Heading into Sunday’s TNA Victory Road PPV, there was concern that Dixie Carter’s latest hotshot angle–re-signing aging star Sting after a strong rumor went viral (thanks to some overzealous bloggers) that Steve Borden was heading home to Atlanta for a WrestleMania dream match with the Undertaker–would backfire.
After all, Dixie not only re-upped the contract on the broken-down, 52-year-old Stinger but also made him TNA champion in his first appearance back on iMPACT! as a desperate attempt to spike a TV (lame pun intended) rating and mimic WWE TV once again, copying their 2-21-11 vignette designed for the return of the Undertaker.
With Sting reportedly not even a shell of his former self in recent months due to nagging career injuries, it was expected that he would be forced to rely on the recently married Jeff Hardy, who clearly has his priorities in line after committing to a life of matrimony, to have a PPV-worthy title bout at TNA’s Victory Road.
Yes, some were speculating that Sting’s career had come full circle and would need Hardy to carry him to greatness much like Ric Flair did during the infamous NWA World title title bout (a 45-Broadway) at Clash of the Champions that made Borden a star in the late ’80s. At the very least, Hardy would have to excel in the recent role of the Miz, making it appear that 61-year-old challenger Jerry Lawler still had the ability to beat the top titleholder in the company.
And when the finish went down Sunday night, with Sting beating Hardy in a little over a minute with the scorpion death drop, even the most astute wrestling observers initially figured they were protecting Sting. Turns out they were–but were for completely different reasons. Alas, it appears that Hardy was allegedly heavily under the influence, in no shape to perform Sunday, so they jobbed him out quickly before he could injure himself or Sting. (Hardy’s makeup, however, looked outstanding.)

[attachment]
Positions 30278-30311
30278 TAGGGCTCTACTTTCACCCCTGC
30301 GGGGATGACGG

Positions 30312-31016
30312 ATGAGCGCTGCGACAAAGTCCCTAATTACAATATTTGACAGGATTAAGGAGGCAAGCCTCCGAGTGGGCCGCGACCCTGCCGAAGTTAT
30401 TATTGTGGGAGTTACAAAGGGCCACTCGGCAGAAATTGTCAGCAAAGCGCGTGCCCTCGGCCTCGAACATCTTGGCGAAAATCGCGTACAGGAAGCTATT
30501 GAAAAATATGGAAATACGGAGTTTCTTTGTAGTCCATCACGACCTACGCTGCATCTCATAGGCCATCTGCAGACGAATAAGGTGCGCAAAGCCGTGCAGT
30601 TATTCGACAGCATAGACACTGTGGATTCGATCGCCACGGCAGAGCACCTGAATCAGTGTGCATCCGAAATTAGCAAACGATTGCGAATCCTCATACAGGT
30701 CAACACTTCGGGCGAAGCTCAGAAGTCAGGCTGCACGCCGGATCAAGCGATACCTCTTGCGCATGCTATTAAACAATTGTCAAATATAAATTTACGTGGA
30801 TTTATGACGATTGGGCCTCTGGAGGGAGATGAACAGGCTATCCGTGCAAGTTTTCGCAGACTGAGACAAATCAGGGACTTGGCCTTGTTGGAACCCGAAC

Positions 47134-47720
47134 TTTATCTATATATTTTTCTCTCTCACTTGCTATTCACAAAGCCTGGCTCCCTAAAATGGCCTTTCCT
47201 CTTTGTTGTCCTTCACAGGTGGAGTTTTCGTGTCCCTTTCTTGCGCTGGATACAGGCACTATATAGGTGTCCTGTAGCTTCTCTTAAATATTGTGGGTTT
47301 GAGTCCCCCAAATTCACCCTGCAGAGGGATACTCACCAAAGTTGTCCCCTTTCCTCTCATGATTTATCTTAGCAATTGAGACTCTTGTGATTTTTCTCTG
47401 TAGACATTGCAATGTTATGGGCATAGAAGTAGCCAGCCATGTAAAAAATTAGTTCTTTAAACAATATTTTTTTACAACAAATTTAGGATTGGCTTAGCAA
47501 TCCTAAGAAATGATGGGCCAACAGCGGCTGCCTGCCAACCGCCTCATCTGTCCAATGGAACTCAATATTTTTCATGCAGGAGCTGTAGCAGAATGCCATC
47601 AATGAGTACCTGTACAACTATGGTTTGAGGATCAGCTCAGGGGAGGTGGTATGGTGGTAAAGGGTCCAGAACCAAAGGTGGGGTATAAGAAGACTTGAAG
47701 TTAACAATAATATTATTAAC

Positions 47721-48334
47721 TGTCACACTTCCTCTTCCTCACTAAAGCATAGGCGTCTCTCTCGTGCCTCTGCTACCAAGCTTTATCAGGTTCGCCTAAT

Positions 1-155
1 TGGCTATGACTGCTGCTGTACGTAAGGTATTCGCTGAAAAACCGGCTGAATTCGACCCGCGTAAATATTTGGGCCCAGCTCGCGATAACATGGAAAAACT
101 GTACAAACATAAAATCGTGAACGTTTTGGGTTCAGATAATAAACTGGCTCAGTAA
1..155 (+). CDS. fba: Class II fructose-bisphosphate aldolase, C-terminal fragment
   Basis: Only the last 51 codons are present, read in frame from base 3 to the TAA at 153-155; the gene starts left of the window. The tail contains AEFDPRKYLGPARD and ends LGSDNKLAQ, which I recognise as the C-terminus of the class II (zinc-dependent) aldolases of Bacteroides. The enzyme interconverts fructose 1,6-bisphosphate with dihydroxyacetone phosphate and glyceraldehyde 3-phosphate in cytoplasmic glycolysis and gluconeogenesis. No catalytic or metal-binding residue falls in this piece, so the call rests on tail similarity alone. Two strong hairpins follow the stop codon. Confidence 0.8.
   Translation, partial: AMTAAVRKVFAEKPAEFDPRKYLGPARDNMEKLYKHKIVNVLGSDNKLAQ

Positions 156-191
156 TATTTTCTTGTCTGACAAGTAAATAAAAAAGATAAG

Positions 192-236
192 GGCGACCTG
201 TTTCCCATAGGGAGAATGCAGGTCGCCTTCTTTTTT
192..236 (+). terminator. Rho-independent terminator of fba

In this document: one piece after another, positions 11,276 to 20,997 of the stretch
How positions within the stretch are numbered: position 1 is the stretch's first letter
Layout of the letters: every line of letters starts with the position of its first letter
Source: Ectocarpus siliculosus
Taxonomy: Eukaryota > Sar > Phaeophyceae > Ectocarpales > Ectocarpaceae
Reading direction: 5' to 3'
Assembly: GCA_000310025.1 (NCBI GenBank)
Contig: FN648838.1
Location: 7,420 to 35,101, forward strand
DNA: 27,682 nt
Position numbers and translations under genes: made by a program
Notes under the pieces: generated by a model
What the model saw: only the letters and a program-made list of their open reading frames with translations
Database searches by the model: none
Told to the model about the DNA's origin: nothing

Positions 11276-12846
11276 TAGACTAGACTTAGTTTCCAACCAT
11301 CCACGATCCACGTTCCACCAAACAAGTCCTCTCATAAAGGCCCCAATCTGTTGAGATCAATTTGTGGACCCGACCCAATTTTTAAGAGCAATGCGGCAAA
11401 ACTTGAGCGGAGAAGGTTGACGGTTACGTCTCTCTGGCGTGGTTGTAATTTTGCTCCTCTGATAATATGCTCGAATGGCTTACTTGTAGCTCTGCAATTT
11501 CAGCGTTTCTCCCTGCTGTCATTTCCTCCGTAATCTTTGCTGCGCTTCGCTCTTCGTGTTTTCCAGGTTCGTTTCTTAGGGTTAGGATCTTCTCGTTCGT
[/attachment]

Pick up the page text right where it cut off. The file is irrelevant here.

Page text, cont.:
They say in today’s wrestling, the personal feelings that made us all willingly to suspend disbelief back in the kayfabe era is lacking because everything is so scripted to fault. One has to look no further than the disgusted look on Sting’s face in the aftermath to see his disdain with Hardy–a guy who will probably be given another yet another chance–that is, if he’s cleared of his current legal woes.
While he’s certainly made more money than his ’80s/’90s heartthrob counterparts, Hardy would be wise to look at the cautionary tales of former stars Buddy Landel, Eddie Gilbert, Brian Lawler and Tommy Rich. He’s teetering on that same dangerous edge now.
Monday morning update: Some are speculating this might all be a work to create a “Charlie Sheen-type controversy” (#winning) to garner some attention for Hardy and the company. If there’s any shred of truth to that, years from now, people will point to this moment as the death-knell for the promotion much like WCW’s finger-point title changes with Hulk Hogan vs. Kevin Nash and, again, with Jeff Jarrett. Surely, they aren’t that desperate…are they? Either way, the main event last night was a debacle and has to a morale killer for the remaining professionals in the promotion who worked have worked damn hard in the past to build the company.